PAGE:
Automating complaint management streamlines the submission of required regulatory reports, such as EMDR for FDA or MIR to the EU. It also help you gain the functionality to help manage your customer complaints, identify trends, and submit the necessary adverse event reports in one system.

3. Automating Complaint Management Drives CAPA

As previously mentioned, an EQMS improves the CAPA management process through automation. A complaint management system that ties directly into CAPA can link multiple complaints to a CAPA, improving insights across the organization. A modern EQMS should enable a platform-based approach, allowing you to integrate processes as you’re read to build a robust quality system.


If the past is a good predictor of the future, warning letters citing deficiencies in CAPA and complaint management will continue. Fortunately, an electronic quality management system addresses fundamental issues with robust functionality. Focusing on quality improvements for CAPA and complaint handling process will minimize the likelihood of observations during FDA inspections.

Furthermore, when senior management adopts and prioritizes a robust CAPA management process, the emphasis shifts from responding to observations to preventing them. That support should include the implementation of an automated system since manual CAPA processes lack completeness in the investigations themselves. Fortunately, modern quality management technology can greatly improve speed and comprehensiveness.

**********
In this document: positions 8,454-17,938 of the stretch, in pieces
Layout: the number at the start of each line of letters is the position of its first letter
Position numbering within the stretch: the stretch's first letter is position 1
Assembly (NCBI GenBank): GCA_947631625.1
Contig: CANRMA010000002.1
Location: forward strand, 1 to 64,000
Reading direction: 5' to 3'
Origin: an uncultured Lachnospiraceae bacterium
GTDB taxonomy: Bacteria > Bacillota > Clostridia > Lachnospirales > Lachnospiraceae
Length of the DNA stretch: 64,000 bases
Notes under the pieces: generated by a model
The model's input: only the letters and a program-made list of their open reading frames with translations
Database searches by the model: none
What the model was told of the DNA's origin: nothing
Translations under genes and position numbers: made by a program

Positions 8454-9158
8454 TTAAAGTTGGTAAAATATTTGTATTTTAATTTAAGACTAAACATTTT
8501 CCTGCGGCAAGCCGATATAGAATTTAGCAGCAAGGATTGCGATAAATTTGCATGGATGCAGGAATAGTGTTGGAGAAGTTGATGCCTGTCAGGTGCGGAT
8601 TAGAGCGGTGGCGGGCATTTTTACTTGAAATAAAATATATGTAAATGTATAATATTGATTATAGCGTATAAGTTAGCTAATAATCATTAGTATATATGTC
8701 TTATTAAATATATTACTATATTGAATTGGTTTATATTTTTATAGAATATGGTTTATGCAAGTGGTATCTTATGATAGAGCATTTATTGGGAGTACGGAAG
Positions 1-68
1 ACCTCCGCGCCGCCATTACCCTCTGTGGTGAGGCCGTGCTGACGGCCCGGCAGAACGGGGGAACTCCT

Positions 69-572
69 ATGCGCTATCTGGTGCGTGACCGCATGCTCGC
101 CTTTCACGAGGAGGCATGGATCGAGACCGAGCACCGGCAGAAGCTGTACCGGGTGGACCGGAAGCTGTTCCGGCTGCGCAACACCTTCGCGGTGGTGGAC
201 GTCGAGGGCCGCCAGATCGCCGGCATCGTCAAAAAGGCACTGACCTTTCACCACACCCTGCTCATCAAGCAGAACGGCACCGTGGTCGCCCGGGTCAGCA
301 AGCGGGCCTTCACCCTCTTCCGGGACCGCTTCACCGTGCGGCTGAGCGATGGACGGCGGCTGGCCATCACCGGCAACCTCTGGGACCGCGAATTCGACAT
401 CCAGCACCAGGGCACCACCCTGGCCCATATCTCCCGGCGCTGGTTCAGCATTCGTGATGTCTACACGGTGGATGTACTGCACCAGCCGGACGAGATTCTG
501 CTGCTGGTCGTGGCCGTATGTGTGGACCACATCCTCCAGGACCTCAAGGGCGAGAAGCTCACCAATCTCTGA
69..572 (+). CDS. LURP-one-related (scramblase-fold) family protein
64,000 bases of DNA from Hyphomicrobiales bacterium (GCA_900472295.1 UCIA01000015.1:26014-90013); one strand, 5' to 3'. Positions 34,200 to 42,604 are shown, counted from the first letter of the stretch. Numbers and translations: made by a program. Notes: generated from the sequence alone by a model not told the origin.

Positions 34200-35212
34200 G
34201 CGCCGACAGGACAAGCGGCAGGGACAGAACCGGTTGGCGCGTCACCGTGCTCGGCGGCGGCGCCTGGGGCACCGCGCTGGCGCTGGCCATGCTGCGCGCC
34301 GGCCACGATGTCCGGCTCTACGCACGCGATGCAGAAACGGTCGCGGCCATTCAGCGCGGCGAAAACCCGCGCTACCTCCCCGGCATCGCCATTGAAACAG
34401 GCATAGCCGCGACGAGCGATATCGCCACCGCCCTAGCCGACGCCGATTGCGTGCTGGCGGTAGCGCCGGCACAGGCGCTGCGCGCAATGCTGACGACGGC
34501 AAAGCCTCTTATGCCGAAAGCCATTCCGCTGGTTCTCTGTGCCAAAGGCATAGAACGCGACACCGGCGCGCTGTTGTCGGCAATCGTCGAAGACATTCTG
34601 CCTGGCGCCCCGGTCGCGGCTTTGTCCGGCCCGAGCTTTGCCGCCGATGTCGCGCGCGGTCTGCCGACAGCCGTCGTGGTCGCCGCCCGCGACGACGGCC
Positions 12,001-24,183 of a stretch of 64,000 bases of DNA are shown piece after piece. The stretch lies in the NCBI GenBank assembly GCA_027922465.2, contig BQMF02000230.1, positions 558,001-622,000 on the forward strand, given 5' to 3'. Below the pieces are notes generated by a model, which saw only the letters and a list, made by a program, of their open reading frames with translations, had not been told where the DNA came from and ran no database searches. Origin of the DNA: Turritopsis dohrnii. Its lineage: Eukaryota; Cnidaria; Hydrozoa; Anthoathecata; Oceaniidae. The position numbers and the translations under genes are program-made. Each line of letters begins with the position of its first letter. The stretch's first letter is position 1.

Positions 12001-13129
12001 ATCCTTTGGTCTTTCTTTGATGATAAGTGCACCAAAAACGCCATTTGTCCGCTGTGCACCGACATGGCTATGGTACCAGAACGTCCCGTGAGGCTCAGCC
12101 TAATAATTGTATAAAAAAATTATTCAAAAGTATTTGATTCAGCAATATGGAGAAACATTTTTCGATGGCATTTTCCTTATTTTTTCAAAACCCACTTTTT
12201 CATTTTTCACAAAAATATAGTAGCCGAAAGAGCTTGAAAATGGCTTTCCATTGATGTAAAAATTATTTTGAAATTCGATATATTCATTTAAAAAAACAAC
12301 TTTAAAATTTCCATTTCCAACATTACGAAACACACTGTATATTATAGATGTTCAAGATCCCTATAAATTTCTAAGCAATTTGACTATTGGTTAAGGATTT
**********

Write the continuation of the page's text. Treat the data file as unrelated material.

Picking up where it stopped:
Similarly, observations around customer complaints can be resolved with rigid processes with specific and clear instructions on how and who should address the various complaints, including clearly defining the timeliness of feedback to the FDA.

Therefore, taking the necessary steps of establishing robust procedures and processes, coupled with the support of senior leadership and the proper training of employees can go a long way in turning the trend of FDA CAPA and complaint observations.


Related Reading:

How to Simplify CAPA Management with a Cloud-Based QMS

Root Cause Analysis and CAPA: Creating a Closed-Loop System

About the Author

Kevin Tom is Director of Product Management for the Life Science and Manufacturing industries at AssurX. Kevin is responsible for driving customer value and product growth through innovation and strategic product vision. Kevin brings over 10 years of information technology experience in several functions, including ERP consulting, system implementations, and QA/project management for web-based configuration platforms.  Additionally, he has 10 years of progressive product management experience in both the chemical and nylon plastic industries, and 10 years of supply chain leadership experience in both the generic drug and medical device markets.